Our Quote of the Day comes from MSNBC’s First Read on the census data, the booming Hispanic population and the problems — and challenge — this now poses to the Republican Party:
The single most important 2012 political story: It’s not in Iowa:… it’s not in Washington. It’s happening every single day in America: the growth of the Hispanic population. Latinos made up half of all U.S. population growth in the past decade, by far the fastest growing group. Hispanics have nearly doubled to make up 16% of the country. We’ve said it here before, and now with the new Census numbers out it’s worth repeating: Latinos are already a serious political force in America and their influence will only get bigger. And that could be problematic for Republicans on a presidential level, because overwhelmingly right now, they prefer Democrats. Obama won Latinos 67%-31% in 2008, and they made up just 9% of the electorate. In the 2010 exit polls, when Republicans swept Democrats out of the U.S. House, Hispanics still preferred Democrats by a similar 64%-34% margin. And they made up just 8% of the electorate. In fact, look at the states out West with large Hispanic populations and how Democrats performed out West vs. the Midwest. In states with high Hispanic populations, Democrats were able to keep their losses to a minimum, holding on to Senate seats in Colorado and Nevada, keeping California fairly blue and holding on to House seats in Arizona they should have lost. As one Republican operative said to us in April 2010: “We have problems, clearly, with Hispanics,” the operative said. “If we do not manage an immigration bill appropriately, and we alienate Hispanics, Obama’s going to run up his numbers in the 70s [with Hispanics]. That is not a sustainable model to win.”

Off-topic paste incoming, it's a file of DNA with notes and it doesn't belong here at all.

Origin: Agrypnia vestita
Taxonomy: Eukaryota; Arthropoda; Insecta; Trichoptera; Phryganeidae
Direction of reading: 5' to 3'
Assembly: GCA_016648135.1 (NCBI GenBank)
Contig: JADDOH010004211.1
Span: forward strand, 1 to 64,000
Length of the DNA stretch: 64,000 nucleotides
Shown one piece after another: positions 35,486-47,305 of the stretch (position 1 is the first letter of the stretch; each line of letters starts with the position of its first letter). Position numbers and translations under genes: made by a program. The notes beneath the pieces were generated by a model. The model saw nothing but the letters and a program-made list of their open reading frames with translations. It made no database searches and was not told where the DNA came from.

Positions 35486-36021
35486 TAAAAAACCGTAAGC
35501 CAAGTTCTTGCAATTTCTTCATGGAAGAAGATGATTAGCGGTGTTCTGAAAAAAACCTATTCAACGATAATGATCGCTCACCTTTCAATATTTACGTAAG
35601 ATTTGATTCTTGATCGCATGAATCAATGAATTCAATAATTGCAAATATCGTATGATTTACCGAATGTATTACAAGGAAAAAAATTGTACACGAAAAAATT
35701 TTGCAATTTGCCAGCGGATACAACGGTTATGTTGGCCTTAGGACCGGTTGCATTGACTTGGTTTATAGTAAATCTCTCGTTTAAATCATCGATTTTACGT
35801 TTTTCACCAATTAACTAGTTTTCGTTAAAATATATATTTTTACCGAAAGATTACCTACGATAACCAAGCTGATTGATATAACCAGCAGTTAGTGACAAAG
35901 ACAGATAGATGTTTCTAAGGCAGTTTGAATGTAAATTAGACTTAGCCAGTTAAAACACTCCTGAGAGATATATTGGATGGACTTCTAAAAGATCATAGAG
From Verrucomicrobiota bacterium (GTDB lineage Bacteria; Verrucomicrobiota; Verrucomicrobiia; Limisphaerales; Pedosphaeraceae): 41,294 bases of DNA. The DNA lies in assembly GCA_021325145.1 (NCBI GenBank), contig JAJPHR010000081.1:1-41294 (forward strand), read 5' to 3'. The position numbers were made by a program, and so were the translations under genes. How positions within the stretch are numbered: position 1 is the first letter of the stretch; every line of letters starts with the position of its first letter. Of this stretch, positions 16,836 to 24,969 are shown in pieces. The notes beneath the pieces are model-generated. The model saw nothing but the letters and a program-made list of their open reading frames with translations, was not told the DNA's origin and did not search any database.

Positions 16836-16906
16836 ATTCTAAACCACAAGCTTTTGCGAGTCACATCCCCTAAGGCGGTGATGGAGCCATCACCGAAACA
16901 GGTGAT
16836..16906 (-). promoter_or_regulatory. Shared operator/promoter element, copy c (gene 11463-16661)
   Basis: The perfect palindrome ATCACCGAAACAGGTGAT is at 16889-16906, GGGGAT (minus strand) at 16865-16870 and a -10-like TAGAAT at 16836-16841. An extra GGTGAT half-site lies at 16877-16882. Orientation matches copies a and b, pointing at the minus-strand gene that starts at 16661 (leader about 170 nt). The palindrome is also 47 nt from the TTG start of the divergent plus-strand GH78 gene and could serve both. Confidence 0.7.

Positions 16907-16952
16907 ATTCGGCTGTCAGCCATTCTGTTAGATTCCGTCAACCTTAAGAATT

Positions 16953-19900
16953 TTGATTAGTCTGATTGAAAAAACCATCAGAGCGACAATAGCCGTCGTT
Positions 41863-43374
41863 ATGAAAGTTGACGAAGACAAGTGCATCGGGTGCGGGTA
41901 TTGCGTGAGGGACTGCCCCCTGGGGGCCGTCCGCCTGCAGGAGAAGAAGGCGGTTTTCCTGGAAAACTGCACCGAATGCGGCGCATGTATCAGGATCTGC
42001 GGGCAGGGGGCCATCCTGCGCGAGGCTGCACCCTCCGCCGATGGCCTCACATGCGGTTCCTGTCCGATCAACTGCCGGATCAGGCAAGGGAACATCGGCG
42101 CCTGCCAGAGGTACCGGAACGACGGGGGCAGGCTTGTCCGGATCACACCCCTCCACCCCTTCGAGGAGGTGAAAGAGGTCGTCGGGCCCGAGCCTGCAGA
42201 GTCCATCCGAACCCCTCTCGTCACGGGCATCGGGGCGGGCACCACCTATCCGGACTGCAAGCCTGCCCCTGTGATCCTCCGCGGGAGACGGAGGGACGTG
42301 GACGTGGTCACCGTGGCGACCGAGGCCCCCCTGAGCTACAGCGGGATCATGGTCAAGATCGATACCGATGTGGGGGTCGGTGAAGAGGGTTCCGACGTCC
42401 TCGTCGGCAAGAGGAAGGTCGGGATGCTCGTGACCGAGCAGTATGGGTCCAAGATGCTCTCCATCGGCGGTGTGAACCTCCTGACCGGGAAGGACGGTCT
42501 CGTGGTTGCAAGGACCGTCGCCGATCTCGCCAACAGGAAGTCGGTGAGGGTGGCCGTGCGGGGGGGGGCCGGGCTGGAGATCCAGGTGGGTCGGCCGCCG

This will be extremely difficult to do given pressures from the Tea Party Movement. Attempts are on to pass an Arizona type immigration law in some other states and in all of these cases the most prominent players in the headlines pressing for these laws are Republicans. Years ago you could argue that what happened in one state wouldn’t be publicized as much so it wouldn’t have national impact. But on this issue the stories get play and Hispanic organizations make sure they are not forgotten. Republicans will walk a tightrope on this issue…and a shaky one at best.
Joe Gandelman is a former fulltime journalist who freelanced in India, Spain, Bangladesh and Cypress writing for publications such as the Christian Science Monitor and Newsweek. He also did radio reports from Madrid for NPR’s All Things Considered. He has worked on two U.S. newspapers and quit the news biz in 1990 to go into entertainment. He also has written for The Week and several online publications, did a column for Cagle Cartoons Syndicate and has appeared on CNN.